by Eric Mitchell
G.W. McLintock (John Wayne, True Grit, Rooster Cogburn) made most of his money by being a cattle baron. He made so much money, in fact, that the film’s fictional town was named after him. How cool is that? But all is not milk and honey in McLintock’s life. He has an estranged wife who does not live with him (Quiet Man co star Maureen O’Hara), and now wants a divorce.
Those hostilities are put aside when their daughter Becky (Stefanie Powers, Hart to Hart) returns home… from a trip east. Because of the McLintocks’ reputation, the entire town comes to welcome Becky back. To Wayne’s objection, one man in the town (Luther Van Dyke, Coach) starts to court Becky, although she appears to have a wandering eye for one of the farmhands on Wayne’s ranch, played by one of Wayne’s sons, Michael.
One of the first things you’ll notice about McLintock! is that it’s not in the normal vein of Wayne westerns. Wayne is very much aware of his status in the genre at this point, and this film serves as a way to poke fun at that status. It’s a Western slapstick, and includes such recognizable names as Strother Martin (Cool Hand Luke), Yvonne DeCarlo (The Munsters) and Bruce Cabot (King Kong). With Paramount, Wayne’s former production company Batjac has released several other Wayne classics, and McLintock! is the latest to come to Blu-ray.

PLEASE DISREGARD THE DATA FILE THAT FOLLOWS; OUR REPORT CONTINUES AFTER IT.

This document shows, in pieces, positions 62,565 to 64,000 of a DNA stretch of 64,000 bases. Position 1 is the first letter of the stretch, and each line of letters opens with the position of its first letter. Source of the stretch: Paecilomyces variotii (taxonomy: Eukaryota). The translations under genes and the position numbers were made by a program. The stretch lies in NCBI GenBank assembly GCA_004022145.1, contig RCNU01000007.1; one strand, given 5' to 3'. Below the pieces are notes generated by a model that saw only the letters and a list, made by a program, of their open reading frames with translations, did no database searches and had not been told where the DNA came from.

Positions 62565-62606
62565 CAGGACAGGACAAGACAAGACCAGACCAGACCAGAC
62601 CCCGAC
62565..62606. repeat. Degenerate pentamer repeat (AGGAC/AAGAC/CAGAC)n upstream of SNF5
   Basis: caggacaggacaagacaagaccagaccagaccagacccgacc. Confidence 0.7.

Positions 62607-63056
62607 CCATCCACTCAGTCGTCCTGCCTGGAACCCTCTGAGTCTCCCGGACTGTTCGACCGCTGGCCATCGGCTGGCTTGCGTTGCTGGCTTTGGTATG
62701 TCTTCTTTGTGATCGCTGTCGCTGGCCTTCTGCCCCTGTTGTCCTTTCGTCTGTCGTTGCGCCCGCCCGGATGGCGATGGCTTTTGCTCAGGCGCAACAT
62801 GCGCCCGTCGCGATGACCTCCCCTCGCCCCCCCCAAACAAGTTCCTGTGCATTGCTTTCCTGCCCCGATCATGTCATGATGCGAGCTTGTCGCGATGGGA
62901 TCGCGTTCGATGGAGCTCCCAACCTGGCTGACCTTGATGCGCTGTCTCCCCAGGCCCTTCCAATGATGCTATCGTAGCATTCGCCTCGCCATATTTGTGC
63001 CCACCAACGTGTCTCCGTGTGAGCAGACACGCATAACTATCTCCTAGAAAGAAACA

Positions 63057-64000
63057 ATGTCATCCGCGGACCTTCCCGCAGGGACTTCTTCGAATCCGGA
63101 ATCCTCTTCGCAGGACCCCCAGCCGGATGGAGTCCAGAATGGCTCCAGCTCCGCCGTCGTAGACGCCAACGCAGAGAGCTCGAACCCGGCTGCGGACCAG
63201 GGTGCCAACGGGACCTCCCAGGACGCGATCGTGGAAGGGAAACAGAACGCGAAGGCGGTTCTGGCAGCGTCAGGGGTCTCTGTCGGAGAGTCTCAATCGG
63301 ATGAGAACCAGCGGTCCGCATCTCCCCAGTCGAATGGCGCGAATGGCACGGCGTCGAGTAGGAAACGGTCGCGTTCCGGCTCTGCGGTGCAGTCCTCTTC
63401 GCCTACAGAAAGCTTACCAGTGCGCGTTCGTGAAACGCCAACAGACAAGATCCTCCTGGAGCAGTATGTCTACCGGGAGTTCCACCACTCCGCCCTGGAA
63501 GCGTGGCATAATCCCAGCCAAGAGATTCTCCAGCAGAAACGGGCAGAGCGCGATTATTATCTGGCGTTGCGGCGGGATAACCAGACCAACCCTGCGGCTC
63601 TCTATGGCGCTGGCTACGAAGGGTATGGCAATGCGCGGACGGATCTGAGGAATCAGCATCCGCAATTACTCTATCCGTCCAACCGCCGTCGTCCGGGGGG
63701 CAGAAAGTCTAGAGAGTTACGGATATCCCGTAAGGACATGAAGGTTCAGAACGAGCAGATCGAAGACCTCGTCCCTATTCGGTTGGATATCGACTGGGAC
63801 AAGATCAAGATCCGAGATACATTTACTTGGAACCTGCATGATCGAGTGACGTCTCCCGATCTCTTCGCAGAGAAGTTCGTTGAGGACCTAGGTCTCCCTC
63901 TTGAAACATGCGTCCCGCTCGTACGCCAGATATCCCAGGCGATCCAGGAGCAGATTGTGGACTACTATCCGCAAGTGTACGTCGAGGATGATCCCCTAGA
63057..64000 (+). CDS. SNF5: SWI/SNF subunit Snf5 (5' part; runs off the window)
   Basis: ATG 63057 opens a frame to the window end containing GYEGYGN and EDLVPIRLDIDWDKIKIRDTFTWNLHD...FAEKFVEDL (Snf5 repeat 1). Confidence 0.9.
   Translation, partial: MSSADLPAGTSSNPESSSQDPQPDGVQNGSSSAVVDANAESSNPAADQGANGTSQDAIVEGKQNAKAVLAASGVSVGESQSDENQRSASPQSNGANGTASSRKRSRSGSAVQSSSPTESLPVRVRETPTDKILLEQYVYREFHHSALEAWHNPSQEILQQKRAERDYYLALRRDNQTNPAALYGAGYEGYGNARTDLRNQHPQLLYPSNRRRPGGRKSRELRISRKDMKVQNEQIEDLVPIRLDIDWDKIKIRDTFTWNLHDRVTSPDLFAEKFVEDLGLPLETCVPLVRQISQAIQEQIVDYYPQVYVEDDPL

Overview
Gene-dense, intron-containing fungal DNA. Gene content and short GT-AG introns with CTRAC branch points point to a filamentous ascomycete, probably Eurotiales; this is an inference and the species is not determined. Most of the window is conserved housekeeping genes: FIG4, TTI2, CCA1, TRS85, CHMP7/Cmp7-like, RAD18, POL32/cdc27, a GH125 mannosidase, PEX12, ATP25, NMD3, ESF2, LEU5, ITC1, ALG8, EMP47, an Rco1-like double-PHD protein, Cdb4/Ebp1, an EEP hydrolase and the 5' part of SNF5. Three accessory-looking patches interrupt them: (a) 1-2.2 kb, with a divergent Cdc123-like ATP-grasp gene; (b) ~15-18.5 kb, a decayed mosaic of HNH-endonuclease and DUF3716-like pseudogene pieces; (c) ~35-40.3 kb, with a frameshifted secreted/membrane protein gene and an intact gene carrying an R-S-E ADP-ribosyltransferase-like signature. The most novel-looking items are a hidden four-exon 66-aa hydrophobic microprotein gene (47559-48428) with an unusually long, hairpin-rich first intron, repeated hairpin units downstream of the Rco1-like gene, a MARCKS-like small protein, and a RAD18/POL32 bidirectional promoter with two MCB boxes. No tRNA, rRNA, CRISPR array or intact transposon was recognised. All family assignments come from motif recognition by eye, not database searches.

McLintock! is presented in its original aspect ratio of 2.35:1. The 1080p image is arrived at with an AVC MPEG-4 codec at an average of nearly 40 mbps. This high-definition image presentation is quite a nice surprise. It looks great for a 40-year-old film. McCormick’s very green dress looks vivid without any type of bleeding, and the Western landscapes look great. It’s not absolutely pristine or reference quality, but again, considering the age of the film, it looks good. Black levels are quite nice. There’s a ton of texture here that retains much of the film’s original grain and look.
The Dolby Digital TrueHD 5.1 is not going to spin that many heads. It’s not really intended to. The mix doesn’t really play much with the original mono presentation, and that is the way it should be. Dialog is right there, and the musical score blares through when appropriate. You don’t want an aggressive remix here. You want a clean, impressive release, and that’s what you get.
Only the DVD extras are ported over here and remain in standard definition with the exception of the trailer, which is kind of in HD.
Paramount and Batjac have done good justice to some of the forgotten Wayne films, and McLintock! is no exception. It’s very enjoyable and nice to see Wayne poke fun at himself. With a more than capable supporting cast that gets their moments to shine, for those who may not be too familiar with the Duke, this may be the film that helps to kick things off for you. Its price makes it a pretty good pickup for fans too.
Parts of this review were written by Gino Sassani